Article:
LONDON (Reuters) - Currency markets showed far less of the panic movements gripping equities on Tuesday, with the dollar gaining slightly and traditional safe haven currencies like the Swiss Franc and the Japanese yen struggling to hold on to earlier gains.
The sell-off across world stock markets sent investors rushing into the dollar on Monday, helping the U.S. currency bounce amid a period of prolonged weakness against the euro, British pound and commodity-linked currencies.
But in early European trading on Tuesday the moves were less pronounced.
The dollar rose slightly, including against the euro, with the single currency 0.1 percent lower at $1.2358, down from the daily high of $1.2435.
The yen, which tends to attract investors at times of market stress, rose but gains were muted. The Japanese currency was up just 0.2 percent against the dollar by 1157 GMT,, having earlier climbed as much as 0.7 percent to hit a one-week high.
The Swiss franc lost 0.4 percent versus the euro to trade at 1.1577 francs,
“There’s been quite a decoupling between equity market volatility and FX volatility. It may be that it’s because of a breakdown in the dollar and Treasury yields,” Valentin Marinov, London-based head of G10 FX Research at Credit Agricole, said.
Marinov was referring to the dollar’s persistent weakness in the face of rising U.S. government bond yields, which usually push up the U.S. currency.
On Tuesday, the 10-year Treasury yield slid about 10 basis points to 2.696 percent, down from a four-year high of 2.885 percent set on Monday.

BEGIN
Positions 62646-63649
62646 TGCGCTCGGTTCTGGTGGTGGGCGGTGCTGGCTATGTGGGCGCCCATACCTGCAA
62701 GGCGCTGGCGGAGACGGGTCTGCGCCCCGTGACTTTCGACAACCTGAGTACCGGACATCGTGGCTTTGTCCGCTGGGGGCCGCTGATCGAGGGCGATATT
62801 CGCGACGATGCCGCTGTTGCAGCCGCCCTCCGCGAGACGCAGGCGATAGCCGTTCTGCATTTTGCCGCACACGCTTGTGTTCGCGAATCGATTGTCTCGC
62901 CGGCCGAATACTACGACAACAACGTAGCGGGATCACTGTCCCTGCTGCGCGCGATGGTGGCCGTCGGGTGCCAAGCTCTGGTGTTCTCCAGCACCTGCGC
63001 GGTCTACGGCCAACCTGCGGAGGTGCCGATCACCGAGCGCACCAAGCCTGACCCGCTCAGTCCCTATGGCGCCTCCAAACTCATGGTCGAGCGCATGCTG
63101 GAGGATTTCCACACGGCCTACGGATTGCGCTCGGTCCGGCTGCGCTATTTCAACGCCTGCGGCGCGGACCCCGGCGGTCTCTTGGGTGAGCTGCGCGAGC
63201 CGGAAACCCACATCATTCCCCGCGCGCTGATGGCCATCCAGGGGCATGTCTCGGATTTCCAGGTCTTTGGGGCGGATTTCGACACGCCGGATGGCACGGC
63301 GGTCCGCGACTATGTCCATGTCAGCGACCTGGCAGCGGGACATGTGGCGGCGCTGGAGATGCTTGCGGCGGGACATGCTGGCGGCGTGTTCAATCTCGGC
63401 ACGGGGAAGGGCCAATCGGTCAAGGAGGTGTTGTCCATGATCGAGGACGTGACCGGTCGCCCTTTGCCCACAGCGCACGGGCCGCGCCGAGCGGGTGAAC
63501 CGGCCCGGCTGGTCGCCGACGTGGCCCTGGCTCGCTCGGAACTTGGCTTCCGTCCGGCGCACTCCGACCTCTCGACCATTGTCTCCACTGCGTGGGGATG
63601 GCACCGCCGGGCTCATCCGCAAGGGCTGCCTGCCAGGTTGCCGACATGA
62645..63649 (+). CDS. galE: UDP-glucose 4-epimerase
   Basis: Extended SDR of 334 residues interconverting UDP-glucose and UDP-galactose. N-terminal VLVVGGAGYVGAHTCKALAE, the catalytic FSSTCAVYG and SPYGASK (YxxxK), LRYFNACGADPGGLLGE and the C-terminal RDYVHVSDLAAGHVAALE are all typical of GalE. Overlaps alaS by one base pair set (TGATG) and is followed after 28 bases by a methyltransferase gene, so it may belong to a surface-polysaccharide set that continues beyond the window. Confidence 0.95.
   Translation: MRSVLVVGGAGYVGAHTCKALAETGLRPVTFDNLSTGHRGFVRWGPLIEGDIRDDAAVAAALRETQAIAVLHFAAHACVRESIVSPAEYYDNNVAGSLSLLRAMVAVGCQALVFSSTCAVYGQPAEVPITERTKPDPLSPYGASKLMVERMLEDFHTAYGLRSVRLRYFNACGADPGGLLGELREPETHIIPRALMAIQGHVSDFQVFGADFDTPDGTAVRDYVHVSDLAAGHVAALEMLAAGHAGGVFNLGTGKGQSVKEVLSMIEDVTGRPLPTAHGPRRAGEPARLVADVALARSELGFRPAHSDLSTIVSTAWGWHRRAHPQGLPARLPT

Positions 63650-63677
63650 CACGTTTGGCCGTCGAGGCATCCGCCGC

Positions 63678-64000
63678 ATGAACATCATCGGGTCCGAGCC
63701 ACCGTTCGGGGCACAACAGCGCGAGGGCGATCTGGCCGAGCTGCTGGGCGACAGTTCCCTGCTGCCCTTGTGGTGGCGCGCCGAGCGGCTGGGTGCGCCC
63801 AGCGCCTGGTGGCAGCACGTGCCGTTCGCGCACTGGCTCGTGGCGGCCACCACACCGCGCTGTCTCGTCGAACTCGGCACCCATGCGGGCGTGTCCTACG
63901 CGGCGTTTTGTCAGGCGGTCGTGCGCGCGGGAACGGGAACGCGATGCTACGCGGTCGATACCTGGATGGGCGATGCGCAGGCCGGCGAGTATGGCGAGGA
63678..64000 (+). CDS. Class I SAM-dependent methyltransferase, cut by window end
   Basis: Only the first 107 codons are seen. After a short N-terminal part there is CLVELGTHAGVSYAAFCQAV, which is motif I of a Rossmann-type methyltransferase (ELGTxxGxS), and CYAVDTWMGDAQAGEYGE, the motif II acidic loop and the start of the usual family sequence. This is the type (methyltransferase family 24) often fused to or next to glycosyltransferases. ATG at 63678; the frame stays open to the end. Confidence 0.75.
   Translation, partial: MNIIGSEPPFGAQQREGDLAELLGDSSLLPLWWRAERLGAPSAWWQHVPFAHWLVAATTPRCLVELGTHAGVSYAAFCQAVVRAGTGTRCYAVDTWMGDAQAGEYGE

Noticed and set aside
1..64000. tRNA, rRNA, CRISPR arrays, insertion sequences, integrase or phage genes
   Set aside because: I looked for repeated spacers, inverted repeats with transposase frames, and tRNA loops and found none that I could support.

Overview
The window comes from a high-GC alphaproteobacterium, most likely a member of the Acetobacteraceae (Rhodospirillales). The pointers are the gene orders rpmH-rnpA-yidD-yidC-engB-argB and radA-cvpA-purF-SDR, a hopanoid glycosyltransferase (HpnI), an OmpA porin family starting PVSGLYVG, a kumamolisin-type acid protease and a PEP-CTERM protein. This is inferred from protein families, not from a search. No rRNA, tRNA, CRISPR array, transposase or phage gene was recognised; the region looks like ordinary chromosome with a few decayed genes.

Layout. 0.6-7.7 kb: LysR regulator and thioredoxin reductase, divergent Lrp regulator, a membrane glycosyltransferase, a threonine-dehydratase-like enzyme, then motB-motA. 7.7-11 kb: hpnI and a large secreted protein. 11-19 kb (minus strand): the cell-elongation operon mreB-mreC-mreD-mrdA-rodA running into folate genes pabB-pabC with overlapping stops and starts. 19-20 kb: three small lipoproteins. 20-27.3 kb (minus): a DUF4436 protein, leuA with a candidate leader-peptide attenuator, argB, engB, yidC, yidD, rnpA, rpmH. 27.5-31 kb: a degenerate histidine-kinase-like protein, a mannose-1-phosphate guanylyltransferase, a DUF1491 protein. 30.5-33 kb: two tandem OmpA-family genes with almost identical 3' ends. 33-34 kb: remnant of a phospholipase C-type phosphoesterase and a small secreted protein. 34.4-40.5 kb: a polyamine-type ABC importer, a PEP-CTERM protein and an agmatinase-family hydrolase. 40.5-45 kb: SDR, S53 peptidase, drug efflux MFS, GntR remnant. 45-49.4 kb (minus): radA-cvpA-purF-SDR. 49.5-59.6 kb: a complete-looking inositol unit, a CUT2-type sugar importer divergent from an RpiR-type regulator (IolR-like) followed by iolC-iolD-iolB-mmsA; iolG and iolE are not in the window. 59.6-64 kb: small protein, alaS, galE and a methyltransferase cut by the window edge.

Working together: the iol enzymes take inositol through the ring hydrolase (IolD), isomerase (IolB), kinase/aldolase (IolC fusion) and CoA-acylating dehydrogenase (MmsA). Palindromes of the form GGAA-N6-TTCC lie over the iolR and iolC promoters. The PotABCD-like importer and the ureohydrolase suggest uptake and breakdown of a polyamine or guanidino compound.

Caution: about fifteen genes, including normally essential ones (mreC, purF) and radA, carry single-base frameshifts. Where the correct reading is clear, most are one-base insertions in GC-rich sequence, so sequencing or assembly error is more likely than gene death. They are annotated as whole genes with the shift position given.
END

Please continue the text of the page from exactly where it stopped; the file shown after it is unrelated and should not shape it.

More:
Analysts said that the dollar was unlikely to end its long period of weakness without a change in fortunes for the global economy, which is growing at a healthy rate and has so far showed no signs of slowing. That has boosted the euro to three-year highs and also helped sterling recover.
“We are seeing some of the classic signs in currency markets, with the yen...moving higher. But it’s nothing dramatic,” said Alvin Tan, London-based FX strategist at Societe Generale.
Currencies at risk of weakness amid the global equity slump are the higher-yielding commodity-linked currencies like the Australian dollar, New Zealand dollar and emerging market currencies, that tend to sell-off when risk appetite drops, analysts said.
Tan said if the sell-off in risk assets continued, he expected the dollar to gain further against the Australian and Canadian dollars, but to struggle against the euro and yen.
The Australian dollar weakened 0.4 percent to $0.7850.
Sterling fell 0.4 percent and touched the day’s low of $1.39.
additional reporting by Shinichi Saoshiro in TOKYO; editing by William Maclean and Alexander Smith